Putting my neck on the line in this forum, but I would hazard to say that it was above average further north (QLD), due to the number of swells with more east in them. with enough size to be good everywhere, but not too big to be points only... spent most of the autumn within a very small radius of home.. last year had more south focused swells with smaller waves overall in my neck of the woods.

happily surfed out from the last 6 weeks...

Captainsurf's picture
Captainsurf's picture
Captainsurf Friday, 4 Jun 2021 at 3:58pm

Agreed, crazy-good run of East swell for the beachies.

donweather's picture
donweather's picture
donweather Friday, 4 Jun 2021 at 1:33pm

I just hope the banks recover coming into Winter, otherwise it's going to be a very long haul through shitty stormbar outer banks at low tide and inner shorey high tide banks right through winter and into early Spring. Mid tide has fck all options at present.

thermalben's picture
thermalben's picture
thermalben Friday, 4 Jun 2021 at 2:04pm

Don't we all say that before/after each and every major swell event though?

Always seems to be a lot of discussion around bank busters, but it doesn't always happen. And even when it does, sometimes it improves very quickly.

memlasurf's picture
memlasurf's picture
memlasurf Friday, 4 Jun 2021 at 4:44pm

Certainly happened on the MP. Banks completely destroyed by a succession of two giant swells and raging onshore winds. Just starting to see some semblance of banks now. Anything which had a rock ledge near it was turned into a diving pool and still is.

geek's picture
geek's picture
geek Friday, 4 Jun 2021 at 10:20pm

There was also the tide routine this year with the monster lows falling in the morning and evening for the last few months which mostly coincided with decent conditions. Has been driving me mad

Sprout's picture
Sprout's picture
Sprout Friday, 4 Jun 2021 at 1:38pm

Better than average but not incredible, too much period, certainly had it's moments though.

scott.kempton's picture
scott.kempton's picture
scott.kempton Friday, 4 Jun 2021 at 2:36pm

Great report Craig what a sick 9 days of point waves up here until yesterday the sand got better by the day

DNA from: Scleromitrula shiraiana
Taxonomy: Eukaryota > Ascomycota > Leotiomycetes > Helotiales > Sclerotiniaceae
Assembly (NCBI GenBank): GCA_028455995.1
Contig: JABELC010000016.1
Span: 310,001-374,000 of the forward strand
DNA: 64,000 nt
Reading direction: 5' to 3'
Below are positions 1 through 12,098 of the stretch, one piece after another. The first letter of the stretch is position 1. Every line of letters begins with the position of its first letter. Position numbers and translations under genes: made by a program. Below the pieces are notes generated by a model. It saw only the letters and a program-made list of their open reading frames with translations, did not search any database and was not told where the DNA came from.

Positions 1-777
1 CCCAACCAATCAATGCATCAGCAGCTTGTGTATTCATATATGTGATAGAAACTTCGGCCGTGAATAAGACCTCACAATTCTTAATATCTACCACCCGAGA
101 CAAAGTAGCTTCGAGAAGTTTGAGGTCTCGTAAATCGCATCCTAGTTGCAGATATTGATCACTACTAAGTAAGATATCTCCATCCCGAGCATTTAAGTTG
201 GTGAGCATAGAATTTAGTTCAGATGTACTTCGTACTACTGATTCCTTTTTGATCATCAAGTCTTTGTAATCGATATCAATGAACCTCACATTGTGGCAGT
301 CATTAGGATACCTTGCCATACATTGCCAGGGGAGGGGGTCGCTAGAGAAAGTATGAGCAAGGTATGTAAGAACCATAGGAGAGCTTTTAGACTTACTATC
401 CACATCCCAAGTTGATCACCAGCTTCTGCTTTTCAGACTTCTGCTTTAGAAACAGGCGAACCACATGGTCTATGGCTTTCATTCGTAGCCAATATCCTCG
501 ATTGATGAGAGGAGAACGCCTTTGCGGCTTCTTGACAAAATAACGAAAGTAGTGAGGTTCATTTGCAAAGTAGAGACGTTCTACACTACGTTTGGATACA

greyhound's picture
greyhound's picture
greyhound Friday, 4 Jun 2021 at 5:49pm

I always think it weird when surfers say good conditions, but no swell.
What are those conditions. Good offshore wind, and ??? Unless your worried about the weather, it should be good winds but no swell. Thank you, rant over.

Craig's picture
Craig's picture
Craig Friday, 4 Jun 2021 at 6:31pm

Well surface conditions are the conditions, regardless of swell.

It can be clean, glassy, smooth and good. Or choppy, lumpy, bumpy or morning sick which is bad.

That's regardless of what the swell underneath is doing.

mattlock's picture
mattlock's picture
mattlock Friday, 4 Jun 2021 at 11:35pm

I agree with that division Craig.
"Conditions" are idependant of swell in my appraisal.

freeride76's picture
freeride76's picture
freeride76 Friday, 4 Jun 2021 at 7:05pm

We had a year of no banks after the 2016 black nor-Easter swell.
Bank busters are a very real thing.

Sprout's picture
Sprout's picture
Sprout Friday, 4 Jun 2021 at 9:09pm

There's a wife pun in there somewhere.

mattlock's picture
mattlock's picture
mattlock Friday, 4 Jun 2021 at 11:37pm

Lol Sprout.
My wife is the opposite though.
Tighter than a nun's budget.

PCS PeterPan's picture
PCS PeterPan's picture
PCS PeterPan Friday, 4 Jun 2021 at 11:21pm

Was only talking about the local banks getting trashed by big long period ,chunky swells the other day . The previous swells with ENE direction killed our local . Then the last swell seemed to fix it all up .
Its got me stuffed how that happened , but it was a SE direction here .
Then I came out with a bold statement about being done with beach-breaks . When you think about it , most of the true quality waves you get in life are over reef or along a point break .

dawnperiscope's picture
dawnperiscope's picture
dawnperiscope Saturday, 5 Jun 2021 at 8:00am

Windy, sweepy, big waves with short period energy seem to be what trashes my local. Stormy conditions that create the gutter and storm banks. Pretty much in the same category as Don's sweep discussion, long shore drift etc.

Aaaandy's picture
Aaaandy's picture
Aaaandy Saturday, 5 Jun 2021 at 11:59am

Don't think we'll ever be able to predict months ahead the swell forecasts as the swell produced systems have behavioural mind sets like humans (unpredictable).

Sprout's picture
Sprout's picture
Sprout Saturday, 5 Jun 2021 at 12:03pm

Better chance at curing cancer.

Aaaandy's picture
Aaaandy's picture
Aaaandy Saturday, 5 Jun 2021 at 12:07pm

Here Here

freeride76's picture
freeride76's picture
freeride76 Saturday, 5 Jun 2021 at 3:39pm

yeah, agree with Lampy above.

chaos is an intrinsic quality of the ocean/atmospheric system.

Troppo's picture
Troppo's picture
Troppo Saturday, 5 Jun 2021 at 8:25pm

So good to hear your inputs!

Many think we live on a planet governed by Choas.

Chaos is the term we defer to when we do not have the answers.

Instead of saying "I don't know", we send it off to chaos theory.

What a wild world.

It's actually a lot more predictable than we think.